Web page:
Interventions for the treatment of persistent smell disorders (olfactory dysfunction) after COVID-19 infection

Why this is important

The sense of smell is critical to one's enjoyment of odours and tastes, and is important for safety. During the COVID-19 pandemic there has been an increasing focus on change in sense of smell as one of the early symptoms associated with infection. This can be a reduction, change or complete loss of the sense of smell. For most people this is temporary, however for some this lasts weeks or even months. If a person has lost their sense of smell for a long time (over four weeks after having COVID-19), we do not know if there are any treatments that might help it to recover. 

How we identified and assessed the evidence

We searched the medical literature, identifying relevant studies and summarising the results. We assessed the quality of the studies as well as the certainty of the evidence. Factors influencing this included the size of the studies, the methods used to perform them and how results were reported by researchers. Based on this, we classed the evidence as being of very low, low, moderate or high certainty.

What we found

The only complete study we found included 18 people. All patients had problems with their sense of smell that had lasted for at least four weeks, and started after a COVID-19 infection. Problems with the sense of smell were identified using special smell identification tests carried out by the research team. The patients were randomly divided into two groups: those who would receive treatment and those who would not. The treatment in this case was a course of steroid tablets, given with a nasal spray (consisting of a mix of steroids, decongestant and an agent that breaks down mucus). The researchers followed them for 40 days and the results are presented below:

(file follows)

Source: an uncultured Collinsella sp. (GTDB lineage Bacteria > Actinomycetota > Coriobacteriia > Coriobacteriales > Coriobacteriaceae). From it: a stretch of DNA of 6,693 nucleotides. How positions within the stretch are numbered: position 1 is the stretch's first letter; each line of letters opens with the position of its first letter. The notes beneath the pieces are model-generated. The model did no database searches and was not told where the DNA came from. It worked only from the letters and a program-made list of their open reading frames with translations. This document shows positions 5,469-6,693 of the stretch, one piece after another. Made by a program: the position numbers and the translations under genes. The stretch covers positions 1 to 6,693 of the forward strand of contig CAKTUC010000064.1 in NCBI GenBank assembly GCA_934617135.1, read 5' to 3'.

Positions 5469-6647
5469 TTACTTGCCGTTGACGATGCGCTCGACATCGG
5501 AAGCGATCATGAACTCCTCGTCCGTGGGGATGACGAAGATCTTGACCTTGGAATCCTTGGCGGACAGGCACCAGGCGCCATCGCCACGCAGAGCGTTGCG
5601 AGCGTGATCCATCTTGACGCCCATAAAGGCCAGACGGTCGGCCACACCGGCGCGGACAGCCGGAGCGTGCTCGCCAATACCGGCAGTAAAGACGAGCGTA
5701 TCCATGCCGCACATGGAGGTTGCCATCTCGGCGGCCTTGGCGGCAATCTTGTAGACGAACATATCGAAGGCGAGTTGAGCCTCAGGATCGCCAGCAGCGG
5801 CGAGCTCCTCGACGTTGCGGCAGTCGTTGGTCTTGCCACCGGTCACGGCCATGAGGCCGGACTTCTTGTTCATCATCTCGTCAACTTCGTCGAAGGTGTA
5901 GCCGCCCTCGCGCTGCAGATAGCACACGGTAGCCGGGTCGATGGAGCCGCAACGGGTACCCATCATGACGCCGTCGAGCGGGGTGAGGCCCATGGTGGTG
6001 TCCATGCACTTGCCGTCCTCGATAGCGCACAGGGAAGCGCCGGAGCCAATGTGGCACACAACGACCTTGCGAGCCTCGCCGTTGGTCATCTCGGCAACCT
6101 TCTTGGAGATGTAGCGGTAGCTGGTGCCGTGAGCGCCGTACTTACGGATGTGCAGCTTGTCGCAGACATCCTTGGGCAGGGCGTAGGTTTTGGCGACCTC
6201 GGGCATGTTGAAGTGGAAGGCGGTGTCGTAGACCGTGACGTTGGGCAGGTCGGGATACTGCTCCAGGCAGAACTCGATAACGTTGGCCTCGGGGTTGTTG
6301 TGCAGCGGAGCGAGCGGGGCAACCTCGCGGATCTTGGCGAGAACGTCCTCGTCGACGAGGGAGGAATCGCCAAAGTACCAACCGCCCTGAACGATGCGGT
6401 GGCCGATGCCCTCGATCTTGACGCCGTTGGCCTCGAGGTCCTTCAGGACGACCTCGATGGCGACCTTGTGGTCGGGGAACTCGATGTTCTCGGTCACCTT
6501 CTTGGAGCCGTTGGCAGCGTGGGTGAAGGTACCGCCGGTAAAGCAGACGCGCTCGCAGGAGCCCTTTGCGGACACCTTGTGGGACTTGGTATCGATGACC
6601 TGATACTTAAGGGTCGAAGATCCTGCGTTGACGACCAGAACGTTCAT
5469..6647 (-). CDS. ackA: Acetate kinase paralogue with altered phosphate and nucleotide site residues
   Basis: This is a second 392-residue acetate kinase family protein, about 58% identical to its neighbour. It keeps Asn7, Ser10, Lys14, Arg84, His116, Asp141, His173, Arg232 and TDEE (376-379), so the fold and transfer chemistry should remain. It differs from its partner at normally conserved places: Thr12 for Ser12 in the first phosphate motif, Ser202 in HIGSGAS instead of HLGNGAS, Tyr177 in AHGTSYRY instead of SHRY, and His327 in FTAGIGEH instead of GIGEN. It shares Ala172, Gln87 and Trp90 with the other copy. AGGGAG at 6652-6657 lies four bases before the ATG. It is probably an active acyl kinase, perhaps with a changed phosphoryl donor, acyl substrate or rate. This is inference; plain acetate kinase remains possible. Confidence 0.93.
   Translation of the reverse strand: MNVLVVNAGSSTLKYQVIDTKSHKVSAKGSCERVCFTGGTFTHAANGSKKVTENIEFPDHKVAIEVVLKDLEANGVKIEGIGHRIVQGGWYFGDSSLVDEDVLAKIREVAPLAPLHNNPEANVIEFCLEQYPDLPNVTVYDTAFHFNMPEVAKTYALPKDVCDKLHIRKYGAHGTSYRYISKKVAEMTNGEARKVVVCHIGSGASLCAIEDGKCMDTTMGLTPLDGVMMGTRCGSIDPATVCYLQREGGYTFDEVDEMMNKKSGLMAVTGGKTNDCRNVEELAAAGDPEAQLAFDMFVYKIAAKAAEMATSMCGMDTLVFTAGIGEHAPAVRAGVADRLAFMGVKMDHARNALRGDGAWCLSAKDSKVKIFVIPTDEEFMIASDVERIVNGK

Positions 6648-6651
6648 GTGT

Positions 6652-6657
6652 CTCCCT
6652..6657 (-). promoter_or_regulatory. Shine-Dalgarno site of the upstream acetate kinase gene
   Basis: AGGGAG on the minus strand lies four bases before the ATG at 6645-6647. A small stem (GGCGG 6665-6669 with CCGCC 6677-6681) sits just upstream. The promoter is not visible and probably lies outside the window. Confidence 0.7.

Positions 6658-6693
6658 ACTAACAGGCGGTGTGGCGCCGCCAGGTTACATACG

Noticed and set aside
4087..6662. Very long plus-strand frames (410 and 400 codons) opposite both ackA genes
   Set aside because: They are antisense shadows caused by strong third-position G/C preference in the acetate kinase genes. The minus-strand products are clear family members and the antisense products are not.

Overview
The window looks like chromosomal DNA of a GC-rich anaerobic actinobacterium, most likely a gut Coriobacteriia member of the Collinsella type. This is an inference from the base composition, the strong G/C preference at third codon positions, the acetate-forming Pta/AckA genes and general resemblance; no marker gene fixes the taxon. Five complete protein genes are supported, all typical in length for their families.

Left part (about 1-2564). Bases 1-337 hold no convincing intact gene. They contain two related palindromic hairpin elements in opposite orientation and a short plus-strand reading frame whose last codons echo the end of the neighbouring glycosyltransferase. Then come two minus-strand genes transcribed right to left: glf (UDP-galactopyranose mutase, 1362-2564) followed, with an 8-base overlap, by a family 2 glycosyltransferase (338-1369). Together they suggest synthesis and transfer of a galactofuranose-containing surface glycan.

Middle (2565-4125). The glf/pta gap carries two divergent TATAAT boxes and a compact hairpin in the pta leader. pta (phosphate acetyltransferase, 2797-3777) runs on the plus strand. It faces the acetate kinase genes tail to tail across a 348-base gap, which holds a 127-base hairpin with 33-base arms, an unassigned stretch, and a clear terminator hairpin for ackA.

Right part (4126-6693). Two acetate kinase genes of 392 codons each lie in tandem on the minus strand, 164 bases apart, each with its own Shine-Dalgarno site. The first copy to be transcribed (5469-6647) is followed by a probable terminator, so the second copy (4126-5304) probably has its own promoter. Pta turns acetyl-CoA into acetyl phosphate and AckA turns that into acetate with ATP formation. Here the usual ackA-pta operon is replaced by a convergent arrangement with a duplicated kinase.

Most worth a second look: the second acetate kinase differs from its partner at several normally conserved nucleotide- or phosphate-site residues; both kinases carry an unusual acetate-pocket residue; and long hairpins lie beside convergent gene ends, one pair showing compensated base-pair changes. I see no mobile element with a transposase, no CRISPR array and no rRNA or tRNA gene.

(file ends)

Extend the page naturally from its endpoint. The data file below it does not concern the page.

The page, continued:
Systemic corticosteroids and nasal irrigation (intranasal corticosteroids/decongestant/mucolytic) compared to no treatment

We do not know whether steroid tablets with nasal irrigation is better or worse than no treatment at:

 - restoring the sense of smell back to normal after 40 days;
 - changing the sense of smell after 40 days;
 - causing any unwanted side effects.

This is because the evidence that we found was of very low certainty, mainly due to the fact that only study was identified and included a small number of patients.

We did find a number of other studies that are being carried out, but no results from these studies are yet available to be included in this review.

What this means

It is unclear whether using steroids with nasal irrigation treats problems with the sense of smell after COVID-19, or whether it can potentially cause any harm.

Other treatments are under investigation. This review is a 'living systematic review', meaning that we will keep checking for new studies that might be relevant, and the review will be continually updated when any extra results are available.

How up-to-date is this review?

The evidence in this Cochrane Review is current to December 2020.

Authors' conclusions: 

There is very limited evidence available on the efficacy and harms of treatments for persistent olfactory dysfunction following COVID-19 infection. However, we have identified other ongoing trials in this area. As this is a living systematic review we will update the data regularly, as new results become available.

For this (first) version of the living review we identified only one study with a small sample size, which assessed systemic steroids and nasal irrigation (intranasal steroid/mucolytic/decongestant). However, the evidence regarding the benefits and harms from this intervention to treat persistent post-COVID-19 olfactory dysfunction is very uncertain.